Hi Virtually Readers! I recently finished the Harry Potter series, which I started rereading in January. It was great, obviously, and so I decided to make a list about why.
Quick note: This list doesn’t mean I think Harry Potter is perfect, the best book ever, and the only series I’ll ever love. It’s not. But since I prefer blogging about the good, and not the bad, of books, this is what we’re doing.
Also warning: spoilers ahead. There are two main ones, and in my opinion one is quite obvious and the other doesn’t really spoil much, but you have been warned.
- It’s funny. Harry is just a funny person. So is Ron. So are Fred and George. Dumbeldore is fabulously quirky, which I appreciated more with this reread. Even when times are serious, there is time for joking.
“But we’re not stupid. We know our names are Gred and Forge.” -Harry Potter and the Philosopher’s Stone
“Just then Neville caused a slight diversion by turning into a canary”-Harry Potter and the Goblet of Fire
Snape: “Yes sir”
Harry: “There’s no need to call me sir, Professor” – Harry Potter and the Half-Blood Prince
- The dialogue is excellent. It’s engaging and realistic and easy to read.
- It’s fantastically complex. While Harry defeating Voldemort is obviously the main story arc across all the books, each book involves different subplots that are interesting of themselves and also contribute to the whole. For example, in The Prisoner of Azkaban there’s Lupins true identity, in The Half Blood Prince there’s Harry being obsessed with Malfoy and all the Malfoy subplots, there’s breaks for Quidditch, there’s Dumbeldore’s Army… the list could go on. Because there are 7 books, and at least 3 or 4 of them are over 500 pages, a lot can fit in.
- There are amazing side characters. Tonks. Lupin. Sirius. LUNA. NEVILLE (any Luna+Neville shippers out there?). Fred. George. Percy. Ginny. Dudley. Bellatrix. Again, because the stories are long, there isn’t a need to focus on a few key characters like standalones and contemporaries (though this can be good too). There can be lots of characters and plot.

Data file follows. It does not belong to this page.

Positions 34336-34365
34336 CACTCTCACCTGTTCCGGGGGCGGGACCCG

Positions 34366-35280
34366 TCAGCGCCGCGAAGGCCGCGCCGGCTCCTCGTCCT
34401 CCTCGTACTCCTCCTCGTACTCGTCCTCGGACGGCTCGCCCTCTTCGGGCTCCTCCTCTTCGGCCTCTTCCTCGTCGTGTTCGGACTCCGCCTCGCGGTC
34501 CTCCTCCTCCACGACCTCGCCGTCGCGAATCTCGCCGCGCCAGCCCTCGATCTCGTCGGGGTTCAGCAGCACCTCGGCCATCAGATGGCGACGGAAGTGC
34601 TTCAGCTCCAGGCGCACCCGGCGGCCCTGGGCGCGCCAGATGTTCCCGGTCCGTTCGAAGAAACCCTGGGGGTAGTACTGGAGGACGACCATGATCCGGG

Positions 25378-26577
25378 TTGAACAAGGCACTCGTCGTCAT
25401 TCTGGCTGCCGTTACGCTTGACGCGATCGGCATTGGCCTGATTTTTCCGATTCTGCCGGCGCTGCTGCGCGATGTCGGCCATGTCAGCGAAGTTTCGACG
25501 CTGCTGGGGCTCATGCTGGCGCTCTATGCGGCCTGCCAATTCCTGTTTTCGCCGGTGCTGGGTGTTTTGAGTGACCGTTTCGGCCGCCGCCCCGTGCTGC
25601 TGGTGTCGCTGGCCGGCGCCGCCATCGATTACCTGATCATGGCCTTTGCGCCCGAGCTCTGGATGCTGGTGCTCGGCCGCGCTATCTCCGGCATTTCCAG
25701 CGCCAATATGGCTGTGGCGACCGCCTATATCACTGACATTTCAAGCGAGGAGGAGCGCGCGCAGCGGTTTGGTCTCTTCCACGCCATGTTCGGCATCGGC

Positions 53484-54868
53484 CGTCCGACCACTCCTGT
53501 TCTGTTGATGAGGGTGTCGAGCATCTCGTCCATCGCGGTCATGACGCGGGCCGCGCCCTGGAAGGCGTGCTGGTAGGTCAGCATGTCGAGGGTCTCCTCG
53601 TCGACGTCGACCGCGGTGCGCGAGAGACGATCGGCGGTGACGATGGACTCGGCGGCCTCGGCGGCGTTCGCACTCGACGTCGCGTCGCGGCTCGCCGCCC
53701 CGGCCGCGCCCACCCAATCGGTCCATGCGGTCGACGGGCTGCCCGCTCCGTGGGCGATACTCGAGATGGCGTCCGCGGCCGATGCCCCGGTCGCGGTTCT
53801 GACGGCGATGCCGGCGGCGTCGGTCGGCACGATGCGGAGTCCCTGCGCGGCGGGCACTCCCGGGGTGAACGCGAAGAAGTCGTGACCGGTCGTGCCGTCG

- It uses fantasy to comment on real issues. For example, the idea that wizards are better than other magical creatures and what that means for discrimination I love the part in the Deathly Hallows where Harry learns from being kind to Kreacher. It’s a great moment. Especially in later books, the discrimination against Muggle-borns kind of reflects religious or racial discrimination. And everything about a lack of transparency in the Ministry of Magic, and how the government can be a force of good or evil—that’s something in our world too.
- The combination of traditional tales/folklore with new creatures. We all know about dragons and werewolves and vampires and mermaids and witches and giants. But Rowling combines these with new magical creatures like Blast-Ended Skrewts and Bowtruckles and Horcruxes. It’s a perfect blend of familiarity and originality.
- It’s diverse. While LGBTQ+ representation isn’t explicit, racial representation (gotta love those Patil twins, Dean Thomas, etc.) and arguably mental illness representation is all there.
- It’s not black and white. Harry isn’t perfect. Neither are Ron and Hermione. Harry has to overcome his own demons before he can face Voldemort. Later books describe Voldemort’s path to evil. He’s an amazing villain—so evil, yet also three-dimensional. Ultimately, love wins, and Voldemort cannot beat death. In the final battle, Harry starts calling him Riddle, which reminds us that he’s human, not superhuman. I could talk about this for hours, but I’ll attempt to restrain myself.
- It’s fantastic writing. I could write entire essays about this. ‘Nuff said.
Have you read Harry Potter? If no, leave. If yes, what do you like about it? What don’t you like? How do you feel about Nuna (Neville+Luna)? What’s your favourite book?